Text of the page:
they should be handed over to ICE for possible deportation.
If it seems likely that they will never become U.S.
no matter how liberal our immigration reforms,
then repatriation should follow any term of imprisonment
in the USA.
The federal prison system could require that all
be handed over to ICE for possible return to their countries of
when their sentences are completed.
Many local and state prison systems will voluntarily
in collecting and verifying citizenship information for each inmate.
And federal law might be changed to require such cooperation
from all prisons that receive any form of federal assistance.
Also ICE might pay a per
capita fee for each foreign inmate turned
This should cover additional costs to investigate and document
of all inmates.
Since these foreign prisoners are already in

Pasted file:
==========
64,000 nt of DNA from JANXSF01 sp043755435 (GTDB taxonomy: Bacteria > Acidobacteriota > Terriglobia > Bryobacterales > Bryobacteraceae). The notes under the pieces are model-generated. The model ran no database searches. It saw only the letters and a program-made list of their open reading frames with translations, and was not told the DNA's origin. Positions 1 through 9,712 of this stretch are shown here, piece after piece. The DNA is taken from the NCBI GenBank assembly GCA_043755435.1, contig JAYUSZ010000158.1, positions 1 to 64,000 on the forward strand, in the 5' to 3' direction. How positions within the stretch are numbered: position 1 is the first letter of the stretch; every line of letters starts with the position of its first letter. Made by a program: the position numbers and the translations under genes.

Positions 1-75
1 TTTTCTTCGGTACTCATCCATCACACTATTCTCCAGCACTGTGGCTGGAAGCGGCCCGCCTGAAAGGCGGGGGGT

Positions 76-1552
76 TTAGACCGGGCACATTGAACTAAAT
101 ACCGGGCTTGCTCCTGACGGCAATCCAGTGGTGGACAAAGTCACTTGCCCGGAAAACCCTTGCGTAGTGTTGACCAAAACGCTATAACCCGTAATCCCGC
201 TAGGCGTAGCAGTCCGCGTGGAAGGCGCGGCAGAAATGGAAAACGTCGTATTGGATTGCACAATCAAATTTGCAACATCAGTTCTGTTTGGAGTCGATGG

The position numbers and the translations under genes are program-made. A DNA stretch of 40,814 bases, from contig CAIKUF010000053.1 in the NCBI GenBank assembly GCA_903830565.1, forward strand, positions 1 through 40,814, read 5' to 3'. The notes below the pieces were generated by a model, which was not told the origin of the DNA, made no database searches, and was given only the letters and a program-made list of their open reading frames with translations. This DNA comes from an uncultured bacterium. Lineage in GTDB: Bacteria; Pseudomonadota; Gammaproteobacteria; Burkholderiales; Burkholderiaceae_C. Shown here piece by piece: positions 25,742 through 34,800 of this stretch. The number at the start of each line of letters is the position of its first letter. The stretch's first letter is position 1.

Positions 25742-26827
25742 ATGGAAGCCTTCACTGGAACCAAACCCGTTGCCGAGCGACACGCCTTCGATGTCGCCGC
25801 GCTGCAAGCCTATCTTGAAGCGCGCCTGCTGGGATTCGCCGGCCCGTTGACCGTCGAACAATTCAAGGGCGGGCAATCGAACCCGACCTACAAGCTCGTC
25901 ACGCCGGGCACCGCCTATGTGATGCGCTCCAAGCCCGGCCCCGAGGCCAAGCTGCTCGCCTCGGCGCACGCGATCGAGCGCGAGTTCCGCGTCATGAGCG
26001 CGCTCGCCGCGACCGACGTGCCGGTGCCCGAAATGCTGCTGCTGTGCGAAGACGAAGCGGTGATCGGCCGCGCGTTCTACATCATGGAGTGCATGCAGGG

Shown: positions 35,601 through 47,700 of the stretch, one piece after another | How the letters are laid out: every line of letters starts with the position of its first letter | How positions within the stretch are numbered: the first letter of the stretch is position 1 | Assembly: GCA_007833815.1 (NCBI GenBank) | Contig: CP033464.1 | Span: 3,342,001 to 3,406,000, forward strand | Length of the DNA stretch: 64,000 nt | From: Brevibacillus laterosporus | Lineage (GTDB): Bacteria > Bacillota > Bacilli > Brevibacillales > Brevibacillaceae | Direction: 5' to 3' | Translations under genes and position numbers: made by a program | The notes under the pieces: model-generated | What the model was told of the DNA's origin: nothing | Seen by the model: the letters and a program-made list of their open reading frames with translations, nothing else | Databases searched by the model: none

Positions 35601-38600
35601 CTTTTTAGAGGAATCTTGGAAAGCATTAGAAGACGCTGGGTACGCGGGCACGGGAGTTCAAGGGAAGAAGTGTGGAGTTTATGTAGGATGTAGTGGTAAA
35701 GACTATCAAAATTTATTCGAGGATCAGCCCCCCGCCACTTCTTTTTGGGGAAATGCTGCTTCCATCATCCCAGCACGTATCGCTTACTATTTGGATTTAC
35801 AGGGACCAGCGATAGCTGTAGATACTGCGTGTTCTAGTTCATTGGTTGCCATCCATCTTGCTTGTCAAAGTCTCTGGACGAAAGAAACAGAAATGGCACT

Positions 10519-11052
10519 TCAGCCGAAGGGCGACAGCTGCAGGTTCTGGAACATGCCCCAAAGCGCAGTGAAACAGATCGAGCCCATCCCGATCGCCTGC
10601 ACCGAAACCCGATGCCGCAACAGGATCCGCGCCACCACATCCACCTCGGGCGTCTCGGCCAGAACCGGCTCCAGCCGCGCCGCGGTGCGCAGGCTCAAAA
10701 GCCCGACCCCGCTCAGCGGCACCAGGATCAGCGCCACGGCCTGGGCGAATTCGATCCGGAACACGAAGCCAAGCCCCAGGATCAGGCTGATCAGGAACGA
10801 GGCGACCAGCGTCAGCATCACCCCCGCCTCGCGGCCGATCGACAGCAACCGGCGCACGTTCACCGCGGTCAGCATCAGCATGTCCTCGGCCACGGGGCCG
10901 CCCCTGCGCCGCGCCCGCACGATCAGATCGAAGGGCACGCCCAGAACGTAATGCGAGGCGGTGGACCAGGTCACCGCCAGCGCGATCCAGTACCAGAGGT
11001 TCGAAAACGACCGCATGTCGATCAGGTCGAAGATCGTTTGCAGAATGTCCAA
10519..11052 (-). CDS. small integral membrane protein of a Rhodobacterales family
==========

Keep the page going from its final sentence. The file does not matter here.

why not turn them over to Immigration and Customs Enforcement
Then, if possible, they might serve their prison-time in their
In any case, they should never be released into the
without a ruling by an
immigration judge permitting them to stay in the
Deportation proceedings should begin
foreign nationals are still in prison.
This will save all of the costs normally associated with
identifying and locating citizens of other countries
who are settled in the USA without permission.
Because they are already in safe custody,
there is no danger of them disappearing once again
as a response to opening the proceedings needed to deport them.
And if their jail-time expires before their
citizenship-status has been confirmed,
they should be kept in some sort of custody or supervision
until their final
destination has been decided.